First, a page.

Military health and retirement benefits take a hit in lawmakers’ proposals

Leading members of the Senate Armed Services Committee are pushing for changes to military members' health and annuity benefits as a way to cut government spending.

Sens. Carl Levin, D-Mich., and John McCain, R-Ariz., last week submitted recommendations to the deficit reduction super committee in support of the Obama administration's cost-saving proposal released last month. The plan would mandate annual fees under TRICARE-for-Life, which pays beneficiaries' out-of-pocket Medicare costs. Fees would start at $200 in 2012 and increase annually to align with those paid by all TRICARE enrollees.

The proposal also would eliminate pharmacy co-payments for generic mail-order drugs while shifting retail co-pays from a dollar figure to a percentage. The change would affect military families and retirees, but would not apply to active-duty service members. The administration also recommended the creation of a panel to look at reforming military retirement benefits.

Levin expressed support for the rollout of TRICARE-for-Life fees, but noted that any future increase should be tied to changes in cost-of-living adjustments. Retirees in TRICARE Prime saw a slight fee increase on Oct. 1 based on that same benchmark. He also recommended that any new panel expand its scope to study basic pay, allowances, special and incentive payments, health care and the tax treatment of military pay. Any changes to military retirement should exclude current service members, he added.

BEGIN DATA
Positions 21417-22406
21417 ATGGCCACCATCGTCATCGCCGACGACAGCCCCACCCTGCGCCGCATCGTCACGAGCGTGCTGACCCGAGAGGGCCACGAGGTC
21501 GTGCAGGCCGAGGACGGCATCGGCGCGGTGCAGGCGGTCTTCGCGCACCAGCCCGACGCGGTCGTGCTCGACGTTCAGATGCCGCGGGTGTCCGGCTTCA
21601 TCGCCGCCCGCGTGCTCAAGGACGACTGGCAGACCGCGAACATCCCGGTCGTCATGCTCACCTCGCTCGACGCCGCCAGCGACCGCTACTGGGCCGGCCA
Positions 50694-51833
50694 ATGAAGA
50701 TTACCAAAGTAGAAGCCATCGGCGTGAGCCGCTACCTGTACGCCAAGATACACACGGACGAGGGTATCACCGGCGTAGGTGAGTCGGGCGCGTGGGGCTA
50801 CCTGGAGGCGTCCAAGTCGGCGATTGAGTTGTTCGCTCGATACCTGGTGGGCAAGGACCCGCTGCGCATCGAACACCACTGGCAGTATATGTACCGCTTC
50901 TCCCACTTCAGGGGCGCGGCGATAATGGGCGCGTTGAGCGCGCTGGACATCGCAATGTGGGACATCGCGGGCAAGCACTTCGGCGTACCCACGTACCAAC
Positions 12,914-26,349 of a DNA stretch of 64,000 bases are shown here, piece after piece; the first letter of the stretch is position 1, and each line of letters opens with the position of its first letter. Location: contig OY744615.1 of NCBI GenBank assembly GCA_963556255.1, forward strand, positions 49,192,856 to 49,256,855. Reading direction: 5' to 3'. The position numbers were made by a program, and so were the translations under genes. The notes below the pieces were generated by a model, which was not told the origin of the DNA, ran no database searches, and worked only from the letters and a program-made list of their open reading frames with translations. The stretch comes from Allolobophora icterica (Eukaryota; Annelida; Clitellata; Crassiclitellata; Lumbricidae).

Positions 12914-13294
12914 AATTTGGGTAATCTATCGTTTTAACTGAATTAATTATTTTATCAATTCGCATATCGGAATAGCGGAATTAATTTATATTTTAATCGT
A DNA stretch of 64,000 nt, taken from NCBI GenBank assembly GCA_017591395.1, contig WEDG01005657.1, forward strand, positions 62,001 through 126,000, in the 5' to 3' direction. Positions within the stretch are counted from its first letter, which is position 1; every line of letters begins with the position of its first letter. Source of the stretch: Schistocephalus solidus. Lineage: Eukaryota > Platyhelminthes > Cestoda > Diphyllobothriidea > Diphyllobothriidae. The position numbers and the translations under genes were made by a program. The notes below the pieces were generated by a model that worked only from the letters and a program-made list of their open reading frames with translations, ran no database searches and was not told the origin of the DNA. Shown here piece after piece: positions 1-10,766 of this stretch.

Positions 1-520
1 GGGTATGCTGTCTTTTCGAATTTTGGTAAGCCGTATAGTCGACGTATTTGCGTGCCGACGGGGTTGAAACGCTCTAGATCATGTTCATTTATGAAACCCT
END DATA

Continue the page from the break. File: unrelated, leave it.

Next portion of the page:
In his letter, McCain agreed with Levin's recommendations, but added that the commission should consider excluding working-age military retirees from participating in TRICARE Prime, which offers the lowest out-of-pocket expenses of any Defense Department health plan. Retirees and their families would be eligible for TRICARE Standard or Extra, while active-duty personnel would continue to be enrolled automatically in TRICARE Prime. The Congressional Budget Office found that this measure could save $111 billion over 10 years, McCain wrote.

Members of the House and Senate Veterans' Affairs Committees did not recommend specific cuts, instead drawing the commission's attention to cost-saving measures affecting veterans that Congress has considered in the past.

Veterans of Foreign Wars on Tuesday called on its members to fight proposed changes to military pay and benefits.

"The 'people programs' inside the Departments of Defense and Veterans Affairs are expensive because it takes people to fight our wars, and with less than one percent of our citizens currently in uniform, any degradation of these hard fought-for programs will break faith with those who sacrifice the most, and will place the continued viability of the all-volunteer military in serious jeopardy," said VFW Commander-in-Chief Richard L. DeNoyer.

The Military Officers Association of America expressed disappointment in the recommendations, saying they "strongly disagree" with proposed changes to TRICARE and other military compensation programs.

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